Natural Gas Prices In The U.S. Reach $9 For The First Time Since 2008

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By Cristian Bustos. Originally published at ValueWalk.

Natural Gas Prices Investment Natural Gas Natural Gas Production

Natural gas prices in the U.S. soared above $9 per million British thermal units (MMBtu) Wednesday for the first time in almost 15 years. The Henry Hub benchmark went up by 4.93% on the option expiry day and ahead of the expiry of the June contract Thursday.

Natural Gas Prices

As reported by Oil Price, the jump in prices is due to high liquid natural gas (LNG) exports and warmer weather. Also, the prompt-month contract expiry has played a role as prices have skyrocketed 130% so far this year.

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The U.S. faced higher temperatures in early May, which, amid supply issues, also drove prices higher via the increasing use of cooling and air conditioning systems

The big price jump in 2022 can also be explained by Europe’s LNG increasing demand during the ongoing invasion of Ukraine, which has prompted the bloc to turn to other gas sources.

According to the EIA’s latest Weekly Natural Gas Storage Report released on May 19, working natural gas stocks are 17% lower than the year-ago level and 15% lower than the five-year average for the week, Oil Price reports.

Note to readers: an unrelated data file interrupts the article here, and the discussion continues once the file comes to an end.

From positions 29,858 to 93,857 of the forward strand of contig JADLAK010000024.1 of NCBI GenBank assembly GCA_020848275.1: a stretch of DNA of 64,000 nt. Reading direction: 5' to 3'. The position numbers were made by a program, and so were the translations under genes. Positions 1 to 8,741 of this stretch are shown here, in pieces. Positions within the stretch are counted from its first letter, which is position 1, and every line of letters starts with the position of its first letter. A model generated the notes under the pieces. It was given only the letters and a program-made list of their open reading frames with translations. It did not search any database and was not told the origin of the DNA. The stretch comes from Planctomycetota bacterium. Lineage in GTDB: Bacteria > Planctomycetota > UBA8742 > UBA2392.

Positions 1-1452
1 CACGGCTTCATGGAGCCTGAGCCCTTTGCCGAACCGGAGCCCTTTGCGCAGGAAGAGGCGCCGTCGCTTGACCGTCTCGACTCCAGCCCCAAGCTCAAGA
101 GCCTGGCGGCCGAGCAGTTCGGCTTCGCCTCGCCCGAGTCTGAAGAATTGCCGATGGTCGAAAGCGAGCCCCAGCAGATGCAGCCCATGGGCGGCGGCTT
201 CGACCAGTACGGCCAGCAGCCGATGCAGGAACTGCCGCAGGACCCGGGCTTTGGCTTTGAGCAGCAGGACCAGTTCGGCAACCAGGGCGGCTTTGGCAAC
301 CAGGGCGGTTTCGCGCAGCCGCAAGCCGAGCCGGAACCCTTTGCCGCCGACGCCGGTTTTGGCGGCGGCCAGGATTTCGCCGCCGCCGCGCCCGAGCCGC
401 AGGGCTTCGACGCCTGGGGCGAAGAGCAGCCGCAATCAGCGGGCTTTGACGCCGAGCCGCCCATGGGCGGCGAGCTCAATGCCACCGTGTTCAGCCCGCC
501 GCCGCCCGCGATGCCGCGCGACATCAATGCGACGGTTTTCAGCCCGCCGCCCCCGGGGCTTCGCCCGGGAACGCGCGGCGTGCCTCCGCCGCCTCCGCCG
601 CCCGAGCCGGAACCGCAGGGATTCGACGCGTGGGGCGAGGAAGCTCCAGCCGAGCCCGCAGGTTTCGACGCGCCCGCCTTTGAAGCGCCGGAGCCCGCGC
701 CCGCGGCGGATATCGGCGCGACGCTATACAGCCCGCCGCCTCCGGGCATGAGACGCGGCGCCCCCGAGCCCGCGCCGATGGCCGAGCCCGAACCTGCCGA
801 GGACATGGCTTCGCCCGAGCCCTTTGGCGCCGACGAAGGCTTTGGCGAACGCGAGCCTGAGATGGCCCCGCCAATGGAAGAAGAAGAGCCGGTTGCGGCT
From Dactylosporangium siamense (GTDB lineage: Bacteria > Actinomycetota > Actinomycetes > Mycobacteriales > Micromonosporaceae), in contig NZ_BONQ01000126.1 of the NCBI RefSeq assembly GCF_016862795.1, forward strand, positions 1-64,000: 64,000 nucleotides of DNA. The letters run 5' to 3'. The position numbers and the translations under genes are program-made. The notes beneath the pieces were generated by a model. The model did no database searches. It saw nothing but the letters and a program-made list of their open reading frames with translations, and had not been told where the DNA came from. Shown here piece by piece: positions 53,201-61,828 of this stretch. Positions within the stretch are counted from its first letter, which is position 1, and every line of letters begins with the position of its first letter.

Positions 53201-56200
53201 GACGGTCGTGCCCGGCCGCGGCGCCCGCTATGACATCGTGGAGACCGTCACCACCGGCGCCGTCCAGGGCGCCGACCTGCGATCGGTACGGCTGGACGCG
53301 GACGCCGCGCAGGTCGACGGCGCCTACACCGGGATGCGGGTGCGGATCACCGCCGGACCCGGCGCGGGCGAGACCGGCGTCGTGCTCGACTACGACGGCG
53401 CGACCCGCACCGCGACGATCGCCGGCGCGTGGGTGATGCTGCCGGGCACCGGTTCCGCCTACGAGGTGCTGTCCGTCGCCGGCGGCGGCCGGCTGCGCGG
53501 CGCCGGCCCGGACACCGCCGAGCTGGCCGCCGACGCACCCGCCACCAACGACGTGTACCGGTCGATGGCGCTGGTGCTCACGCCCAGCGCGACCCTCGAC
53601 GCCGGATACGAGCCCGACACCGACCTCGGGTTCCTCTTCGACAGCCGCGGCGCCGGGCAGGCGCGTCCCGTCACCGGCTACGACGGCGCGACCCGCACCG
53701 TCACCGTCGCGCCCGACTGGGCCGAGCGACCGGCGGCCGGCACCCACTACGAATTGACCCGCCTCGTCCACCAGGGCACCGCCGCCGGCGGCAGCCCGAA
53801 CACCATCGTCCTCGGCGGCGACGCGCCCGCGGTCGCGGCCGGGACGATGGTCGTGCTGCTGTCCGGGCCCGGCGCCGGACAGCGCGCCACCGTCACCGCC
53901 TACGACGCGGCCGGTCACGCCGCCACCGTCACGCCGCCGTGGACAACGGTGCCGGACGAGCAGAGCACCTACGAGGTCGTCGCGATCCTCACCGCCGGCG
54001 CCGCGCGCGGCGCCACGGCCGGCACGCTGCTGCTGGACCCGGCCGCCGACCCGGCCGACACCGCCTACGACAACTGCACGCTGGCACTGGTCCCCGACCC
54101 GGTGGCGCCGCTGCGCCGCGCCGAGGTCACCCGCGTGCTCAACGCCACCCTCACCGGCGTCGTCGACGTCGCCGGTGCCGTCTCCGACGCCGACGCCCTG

″[G]as is being forced to fulfill a significantly greater portion of power burn during a summer that looks to top records for electricity load,” Campbell Faulkner, senior vice president and chief data analyst at OTC Global Holdings, said.

Background

LNG exports have smashed records and the higher demand in the U.S. have pushed natural gas prices to levels not seen since 2008.

Analysts agree that Europe’s increasing demand due to the Russian-Ukraine conflict, and the higher temperatures expected in the summer, will make natural gas prices jump even higher, up to $10 MMBtu in the next few days.

Ole Hansen, head of commodity strategy at Saxo Bank, tweeted “US #natgas spikes with hotter weather expected to boost already strong demand with limited production growth to counter.”

Campbell said, “Gas for many years was the waste by-product of continued shale drilling across producing basins in the U.S. which kept prices unusually low.”

“Since the 2020 low in drilling, the market has been pushed into a tight supply demand situation which will not be remedied quickly,” he added.

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